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\begin{equation} \sigma(n) < e^\gamma n \log \log n \end{equation}

In 1984 Guy Robin proved that the inequality is true for all n ≥ 5,041 if and only if the Riemann hypothesis is true (Robin 1984).

I could not get a hold of his paper. I am trying to understand how did he derived the inequality. Can anyone can outline the steps, how Robin derived this criterion?

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It turns out that the OP asked the same question on math.SE, where someone supplied the following link: mpim-bonn.mpg.de/preblob/2960 Double posting (especially without mention) is not cool, so I am voting to close now. –  Igor Rivin Dec 25 '11 at 18:14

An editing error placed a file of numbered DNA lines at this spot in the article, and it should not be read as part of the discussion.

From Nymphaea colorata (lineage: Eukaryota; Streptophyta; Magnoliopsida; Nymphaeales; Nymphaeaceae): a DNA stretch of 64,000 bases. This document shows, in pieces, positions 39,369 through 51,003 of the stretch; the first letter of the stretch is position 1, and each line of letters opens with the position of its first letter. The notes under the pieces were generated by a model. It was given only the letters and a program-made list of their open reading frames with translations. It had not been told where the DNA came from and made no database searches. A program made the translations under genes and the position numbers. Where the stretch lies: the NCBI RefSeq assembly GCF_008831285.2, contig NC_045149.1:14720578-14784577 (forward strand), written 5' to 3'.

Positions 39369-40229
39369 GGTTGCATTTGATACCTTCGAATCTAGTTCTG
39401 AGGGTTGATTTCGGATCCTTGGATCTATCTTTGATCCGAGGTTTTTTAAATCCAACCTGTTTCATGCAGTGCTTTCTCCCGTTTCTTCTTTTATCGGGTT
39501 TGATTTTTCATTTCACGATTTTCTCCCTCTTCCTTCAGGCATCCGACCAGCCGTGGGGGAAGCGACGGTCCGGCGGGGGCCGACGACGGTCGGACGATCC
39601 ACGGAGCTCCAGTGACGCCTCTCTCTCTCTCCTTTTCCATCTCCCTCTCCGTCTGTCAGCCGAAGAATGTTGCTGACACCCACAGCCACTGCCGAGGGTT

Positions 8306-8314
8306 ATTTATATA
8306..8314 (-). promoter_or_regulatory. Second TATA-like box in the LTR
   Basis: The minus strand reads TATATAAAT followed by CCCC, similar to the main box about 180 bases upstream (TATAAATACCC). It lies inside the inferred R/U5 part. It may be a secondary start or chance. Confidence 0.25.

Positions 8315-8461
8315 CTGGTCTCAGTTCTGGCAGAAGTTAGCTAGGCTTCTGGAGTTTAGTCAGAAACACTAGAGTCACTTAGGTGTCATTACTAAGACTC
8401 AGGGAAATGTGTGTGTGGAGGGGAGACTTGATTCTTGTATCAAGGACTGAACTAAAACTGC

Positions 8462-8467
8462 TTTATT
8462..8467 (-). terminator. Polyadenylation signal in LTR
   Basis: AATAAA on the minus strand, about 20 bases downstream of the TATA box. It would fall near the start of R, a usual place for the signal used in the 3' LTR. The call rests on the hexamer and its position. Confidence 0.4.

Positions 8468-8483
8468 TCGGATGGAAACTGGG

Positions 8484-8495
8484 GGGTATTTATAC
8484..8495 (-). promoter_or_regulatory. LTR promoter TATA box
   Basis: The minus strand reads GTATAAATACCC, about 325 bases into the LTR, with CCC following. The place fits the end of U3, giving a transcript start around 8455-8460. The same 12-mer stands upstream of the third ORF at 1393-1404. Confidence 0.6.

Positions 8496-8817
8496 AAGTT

When I click on Igor's link, I get a screen full of gobbledegook. To make it work, save the link (e.g. by right clicking on it). It's a PDF file, which you can then view in the normal way. –  Tom Leinster Dec 25 '11 at 18:34
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If you have access to a math library you should be able to find Robin's original paper. It's in French but, fairly readable. If I recall, the main idea of the paper was to sharpen some existing bounds on the sum-of-divisors function for highly composite numbers. I'm curious if there's a different derivation. –  Alex R. Dec 25 '11 at 18:46
    
@Tom: sorry about that, I just cut and pasted the url :( –  Igor Rivin Dec 25 '11 at 21:01
    
@Igor: Yes, I posted a similar question on math.SE. But I realized that this question is better suited here. –  Roupam Ghosh Dec 25 '11 at 23:12
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closed as off topic by Felipe Voloch, Igor Rivin, Gerry Myerson, Dan Petersen, Mark Sapir Dec 27 '11 at 11:01